Time to dust this thing off

It’s me. After years away, I am back to reclaim this little chunk of the Internet that is my personal blog.

Quite a lot has happened since I filed my previous post four years and 11 months ago. For starters, the resumé section of this blog became sorely out of date. I’ll fix that properly before I even post this. But here’s the career primer:

Three years at a slowly-imploding hyperlocal venture

In September 2010, I began working for Patch.com, AOL’s network of hyperlocal news websites. I moved to Virginia and launched Fredericksburg Patch, overseeing its operations in its first year. In January 2012, I then moved back to my hometown of Hyattsville, Maryland to run that city’s Patch site. I continued to work for Patch as it slowly unwound under the weight of its own expansion. As it circled the drain, I was tasked with the management of more and more Patch sites in Washington, D.C.’s Maryland suburbs. Still, my sites had good metrics and I more-often-than-not met or exceeded my traffic goals.

I quite liked working for Patch. If you met your goals consistently, regional management didn’t really meddle with your site too much. As a result, I was free to spend my time doing a lot of engaging reporting on municipal policy. I also began to develop my skills as a data journalist, and produced my first interactive maps.

Also, and this is important, they paid me more than I had ever been paid as a journalist before. Heck, they raised my pay every year and had nice performance bonuses. As a journalist who started his career in the mid-‘aughts, and whose career was punctuated by layoff-induced dishwashing stints, that was a welcome first for me.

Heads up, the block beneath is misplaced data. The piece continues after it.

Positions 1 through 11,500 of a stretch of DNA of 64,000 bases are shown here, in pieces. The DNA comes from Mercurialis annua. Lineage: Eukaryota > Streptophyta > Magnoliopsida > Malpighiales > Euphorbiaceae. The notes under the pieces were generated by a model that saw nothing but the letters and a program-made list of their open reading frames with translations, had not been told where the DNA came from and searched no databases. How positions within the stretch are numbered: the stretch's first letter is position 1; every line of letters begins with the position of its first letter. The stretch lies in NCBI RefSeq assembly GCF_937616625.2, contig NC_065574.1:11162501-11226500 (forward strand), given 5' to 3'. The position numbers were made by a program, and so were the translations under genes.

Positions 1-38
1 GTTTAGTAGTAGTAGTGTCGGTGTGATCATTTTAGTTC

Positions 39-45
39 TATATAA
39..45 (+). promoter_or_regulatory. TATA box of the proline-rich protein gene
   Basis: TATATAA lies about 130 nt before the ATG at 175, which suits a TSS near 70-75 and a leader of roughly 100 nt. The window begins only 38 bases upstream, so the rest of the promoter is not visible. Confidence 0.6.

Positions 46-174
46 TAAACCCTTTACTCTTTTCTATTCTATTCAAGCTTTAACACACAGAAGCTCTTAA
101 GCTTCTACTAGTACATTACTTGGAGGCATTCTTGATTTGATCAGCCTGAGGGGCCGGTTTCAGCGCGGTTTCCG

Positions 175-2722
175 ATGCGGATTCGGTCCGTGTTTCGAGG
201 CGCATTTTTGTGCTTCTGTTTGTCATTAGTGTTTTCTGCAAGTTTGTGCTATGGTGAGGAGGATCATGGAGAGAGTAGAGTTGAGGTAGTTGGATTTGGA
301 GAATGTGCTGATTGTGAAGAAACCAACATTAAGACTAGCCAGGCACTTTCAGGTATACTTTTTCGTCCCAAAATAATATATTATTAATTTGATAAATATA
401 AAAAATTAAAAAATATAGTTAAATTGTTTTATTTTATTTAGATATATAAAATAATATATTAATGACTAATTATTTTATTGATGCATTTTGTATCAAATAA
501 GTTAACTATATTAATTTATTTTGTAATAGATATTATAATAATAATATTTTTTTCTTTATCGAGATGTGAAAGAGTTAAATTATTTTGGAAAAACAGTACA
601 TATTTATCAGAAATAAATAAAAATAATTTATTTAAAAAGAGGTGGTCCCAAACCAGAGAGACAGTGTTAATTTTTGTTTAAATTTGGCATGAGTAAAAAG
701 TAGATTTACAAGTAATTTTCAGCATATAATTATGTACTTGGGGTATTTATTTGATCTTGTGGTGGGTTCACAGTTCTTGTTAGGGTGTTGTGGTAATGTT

I even bought a friggin’ car.

Then, in early August 2013, I listened in as Tim Armstrong straight-up fired a guy out of nowhere on a conference call about the “future” of Patch. Long story short: there was not much of a future for Patch, at least for about 800 of us. Some were laid off shortly thereafter, a small group were kept on indefinitely. I was one of the lucky ones who was given 60 days notice as part of the transition team.

I essentially had 60 paid days to get my resumé circulated to the wider journalism world. I used my time wisely, and when my last day came around I had landed a new job as…

Digital editor of the Austin Business Journal

Yes, two weeks after I was laid off, I shoved as much of my life as you can fit into a 2004 Pontiac Vibe – which, incidentally, is a lot – and drove to meet my girlfriend, who had shoved as much of her life as you can fit into a 2004 Honda Civic, and – along with our two cats – we drove south by southwest for three days to Austin, Texas. Three nights in a La Quinta Inn later, and we had our first apartment.

The photographer wasn't the best

The couch, on the other hand, we had to buy in Austin.

I’ve been working at the Austin Business Journal for a year and a half now, overseeing the digital operations of the editorial side of the office. I coordinate coverage with reporters, photographers and editors. I assign, edit and post stories. I write up press releases that don’t need the expertise of our beat reporters. I aggregate relevant stories from other news outlets for our audience. I manage the editorial social media channels. I compose and send our daily and weekly email newsletters. I also occasionally shoot and edit photos and video for our coverage. And I also make a lot of maps, as part of my ongoing effort to create a new field of journalism: cartojournalism.

In short, I wear a lot of hats.

The newsroom is friendly, as are the folks in the non-editorial side of the office. Indeed, I’ve found the Austin Business Journal to be the most-transparent news operation I’ve ever worked for. Each month, the entire staff is updated on the just about everything everyone is doing, how well they are doing it, and what they will be doing next. I’ve never worked at a newsroom that clued reporters in to the finances like is done here. It’s a breath of fresh air, for sure.

The future

Anyways, that pretty much catches you up on my professional life. From here forward, I’ll be using this site to do whatever I want with it. It’s not like I have an audience clamoring to read my missives. Calm down.

But I should post more often.



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